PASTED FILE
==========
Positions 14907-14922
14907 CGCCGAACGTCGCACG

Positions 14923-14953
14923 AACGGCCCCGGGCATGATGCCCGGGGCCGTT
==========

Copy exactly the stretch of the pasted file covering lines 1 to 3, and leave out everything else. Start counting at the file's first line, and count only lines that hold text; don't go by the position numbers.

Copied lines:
Positions 14907-14922
14907 CGCCGAACGTCGCACG

Positions 14923-14953